Rhythmic lines drawn by the artists evoke the swelling waterways, the mist from the hot springs, the bundles of merrepen and yerrgi (pandanus) ready for weaving, the skin and the eye of a crocodile submerged in the mighty Daly River, the subtle shifts that to a trained eye signify the changing seasons.
Artists Gracie Kumbi, in her intricate Yam 2015, and Ann Carmel Mulvien, in Lotus Leaf 2013, offer striking celebrations of traditional plant-based foods which continue to be collected and coveted today. For Marita Sambono it is the power and beauty of elemental occurrences that are a constant source of inspiration, such as in her acclaimed textile Fog Dreaming 2013. Yambeing’s Billabong 2013, a complex five-screen textile design, evokes images of women wading through the water, collecting lotus pods and stems to be eaten. In her Mud 2011 textile and Mud 2012 painting on canvas, Yambeing recalls the texture of drying mud after the 2011 Daly River flood- an event that saw the community accessible only by boat for almost two months.
Christina Yambeing, Weaving, 2011. Etching, 14.5 x 24.5. Edition of 30.
Gracie Kumbi, Lilies, 2011. Etching 14.5 x 25.
Aaron McTaggart, Crocodile Skin, 2011. Etching, 33 x 24.5. Edition of 30.
Kieren Karritpul, Coolamon. Etching on zinc plate, 24.5 x 19.5 cm. Edition 30.
Kieren Karritpul, Coolamon. Etching on zinc plate. Edition 30.
Patricia Marrfurra McTaggart, Billabong. Etching
Aaron McTaggart, Crocodile Skin, 2011. 14.5 x 24.5. Edition of 30.
The designs not only represent skilled ecological observations; they are documents of personal histories. In Patricia Marrfurra’s Seed Pods 2012 the artist recalls a childhood memory: “I remember as a young girl we would play with these seed pods. We would put them over heels and walk up and down the steps of the church, to make the same sound as the ladies shoes when they walked in” she recalls, laughing.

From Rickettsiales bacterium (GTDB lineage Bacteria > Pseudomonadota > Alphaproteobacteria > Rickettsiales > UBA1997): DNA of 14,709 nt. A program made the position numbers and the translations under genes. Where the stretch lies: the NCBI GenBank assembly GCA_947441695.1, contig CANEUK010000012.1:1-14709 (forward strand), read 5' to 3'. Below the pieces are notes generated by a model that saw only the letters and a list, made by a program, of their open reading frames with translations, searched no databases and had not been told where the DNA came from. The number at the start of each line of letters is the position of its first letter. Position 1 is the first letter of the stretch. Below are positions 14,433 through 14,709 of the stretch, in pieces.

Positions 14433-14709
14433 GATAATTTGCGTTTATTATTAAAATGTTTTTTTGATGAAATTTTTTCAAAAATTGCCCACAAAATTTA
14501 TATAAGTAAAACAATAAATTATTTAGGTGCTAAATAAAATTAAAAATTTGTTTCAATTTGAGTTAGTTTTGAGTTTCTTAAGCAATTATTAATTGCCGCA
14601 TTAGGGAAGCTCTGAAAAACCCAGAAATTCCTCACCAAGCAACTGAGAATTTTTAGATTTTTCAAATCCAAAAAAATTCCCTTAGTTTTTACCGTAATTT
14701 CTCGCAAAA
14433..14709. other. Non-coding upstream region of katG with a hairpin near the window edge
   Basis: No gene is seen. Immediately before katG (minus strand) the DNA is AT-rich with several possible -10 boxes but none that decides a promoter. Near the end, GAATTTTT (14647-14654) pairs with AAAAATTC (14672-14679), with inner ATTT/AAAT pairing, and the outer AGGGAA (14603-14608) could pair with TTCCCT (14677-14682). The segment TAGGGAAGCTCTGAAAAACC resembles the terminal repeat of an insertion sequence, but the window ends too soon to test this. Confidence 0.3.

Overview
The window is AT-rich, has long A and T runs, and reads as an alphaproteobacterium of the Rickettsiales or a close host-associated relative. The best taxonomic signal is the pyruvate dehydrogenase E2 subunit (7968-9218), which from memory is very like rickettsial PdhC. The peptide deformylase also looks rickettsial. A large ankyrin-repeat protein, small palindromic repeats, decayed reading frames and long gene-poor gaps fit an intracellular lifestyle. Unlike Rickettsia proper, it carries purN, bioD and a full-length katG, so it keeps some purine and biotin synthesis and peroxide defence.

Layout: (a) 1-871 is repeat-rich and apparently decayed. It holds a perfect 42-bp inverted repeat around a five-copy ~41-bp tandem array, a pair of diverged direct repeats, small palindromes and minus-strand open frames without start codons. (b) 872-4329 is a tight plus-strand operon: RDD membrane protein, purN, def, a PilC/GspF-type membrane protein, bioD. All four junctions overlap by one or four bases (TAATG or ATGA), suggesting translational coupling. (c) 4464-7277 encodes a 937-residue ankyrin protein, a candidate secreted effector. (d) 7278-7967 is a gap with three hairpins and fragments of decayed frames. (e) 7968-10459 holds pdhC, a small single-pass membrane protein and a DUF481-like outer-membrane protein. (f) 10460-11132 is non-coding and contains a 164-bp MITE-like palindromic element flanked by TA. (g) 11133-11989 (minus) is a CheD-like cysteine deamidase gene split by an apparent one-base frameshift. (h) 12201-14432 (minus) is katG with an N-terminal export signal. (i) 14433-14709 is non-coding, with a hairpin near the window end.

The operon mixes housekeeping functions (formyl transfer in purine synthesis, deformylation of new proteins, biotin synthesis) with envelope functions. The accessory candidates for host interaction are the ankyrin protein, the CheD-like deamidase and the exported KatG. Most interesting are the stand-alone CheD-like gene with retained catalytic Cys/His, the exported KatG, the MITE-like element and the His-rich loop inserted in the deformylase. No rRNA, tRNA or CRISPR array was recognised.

Aaron McTaggart’s Crocodile Skin2012 and Crocodile Eye 2012 textile designs relate directly to his Child Spirit story. An incident with a crocodile was the signifier to his mother, Patricia Marrfurra, that she was pregnant. When Aaron was born he bore a mark on his head in the same place that crocodile was shot. For his brother, Kieren Karritpul, interpretations of woven forms and plant materials are homage to his mothers, grandmothers and aunties, the strong women who have surrounded him throughout his life imparting to him their traditional knowledge. Karritpul won the inaugural Youth Award at the prestigious 31st Telstra National Aboriginal and Torres Strait Islander Art Awards for his textile work Yerrgi 2014; a depiction of bundles of prepared and dyed pandanus ready for weaving. He continues to interpret elements of weaving in his bold paintings on canvas, with fine, colourful lines that depict yerrgi traditional woven fishnets.
Artists from Merrepen Arts have become renowned for their sophisticated and highly contemporary sense of design, which is applied to a range of artistic mediums. However it is the stories behind the surface, stories that speak of an intimate understanding of the natural environment as well as personal histories, which will remain their enduring legacy.
Essay by Marie Falcinella.
Christina Yambeing, Crocodiles, 2013. Acrylic on linen, 54.5 x 135.